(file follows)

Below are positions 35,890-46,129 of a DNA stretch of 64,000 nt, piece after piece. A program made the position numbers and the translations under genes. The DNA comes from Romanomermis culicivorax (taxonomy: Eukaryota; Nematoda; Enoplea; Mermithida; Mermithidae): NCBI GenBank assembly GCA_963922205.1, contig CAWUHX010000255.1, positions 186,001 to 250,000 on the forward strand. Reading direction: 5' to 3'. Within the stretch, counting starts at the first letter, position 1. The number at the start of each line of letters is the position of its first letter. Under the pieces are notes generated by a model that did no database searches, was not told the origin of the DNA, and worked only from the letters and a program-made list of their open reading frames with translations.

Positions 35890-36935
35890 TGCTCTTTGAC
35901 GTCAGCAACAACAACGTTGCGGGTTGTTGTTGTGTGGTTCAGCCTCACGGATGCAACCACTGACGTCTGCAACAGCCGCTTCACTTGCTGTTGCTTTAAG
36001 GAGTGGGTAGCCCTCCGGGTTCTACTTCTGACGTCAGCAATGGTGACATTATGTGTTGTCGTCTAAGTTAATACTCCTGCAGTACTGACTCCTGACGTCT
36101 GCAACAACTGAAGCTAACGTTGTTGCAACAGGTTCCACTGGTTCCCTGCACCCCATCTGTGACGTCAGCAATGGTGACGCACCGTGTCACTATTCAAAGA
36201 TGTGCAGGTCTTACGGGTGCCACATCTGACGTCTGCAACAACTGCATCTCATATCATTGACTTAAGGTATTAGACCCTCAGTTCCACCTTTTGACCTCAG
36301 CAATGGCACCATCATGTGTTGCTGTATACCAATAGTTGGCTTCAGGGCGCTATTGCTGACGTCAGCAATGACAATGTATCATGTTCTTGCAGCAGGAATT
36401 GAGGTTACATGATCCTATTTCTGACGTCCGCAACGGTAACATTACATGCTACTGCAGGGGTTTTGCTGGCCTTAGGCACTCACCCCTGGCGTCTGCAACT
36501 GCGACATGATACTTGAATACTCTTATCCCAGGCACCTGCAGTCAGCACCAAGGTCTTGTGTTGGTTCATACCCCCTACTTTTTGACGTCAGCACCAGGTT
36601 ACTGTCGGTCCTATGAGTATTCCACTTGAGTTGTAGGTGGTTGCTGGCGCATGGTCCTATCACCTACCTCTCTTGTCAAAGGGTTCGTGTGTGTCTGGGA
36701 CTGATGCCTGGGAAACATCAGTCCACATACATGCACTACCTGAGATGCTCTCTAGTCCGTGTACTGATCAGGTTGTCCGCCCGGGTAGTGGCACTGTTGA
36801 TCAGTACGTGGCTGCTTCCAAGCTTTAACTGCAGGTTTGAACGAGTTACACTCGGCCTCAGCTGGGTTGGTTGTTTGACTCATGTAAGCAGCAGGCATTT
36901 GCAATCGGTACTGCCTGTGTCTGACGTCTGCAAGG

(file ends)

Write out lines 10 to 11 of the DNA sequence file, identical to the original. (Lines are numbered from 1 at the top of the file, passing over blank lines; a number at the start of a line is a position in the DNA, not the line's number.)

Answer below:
36501 GCGACATGATACTTGAATACTCTTATCCCAGGCACCTGCAGTCAGCACCAAGGTCTTGTGTTGGTTCATACCCCCTACTTTTTGACGTCAGCACCAGGTT
36601 ACTGTCGGTCCTATGAGTATTCCACTTGAGTTGTAGGTGGTTGCTGGCGCATGGTCCTATCACCTACCTCTCTTGTCAAAGGGTTCGTGTGTGTCTGGGA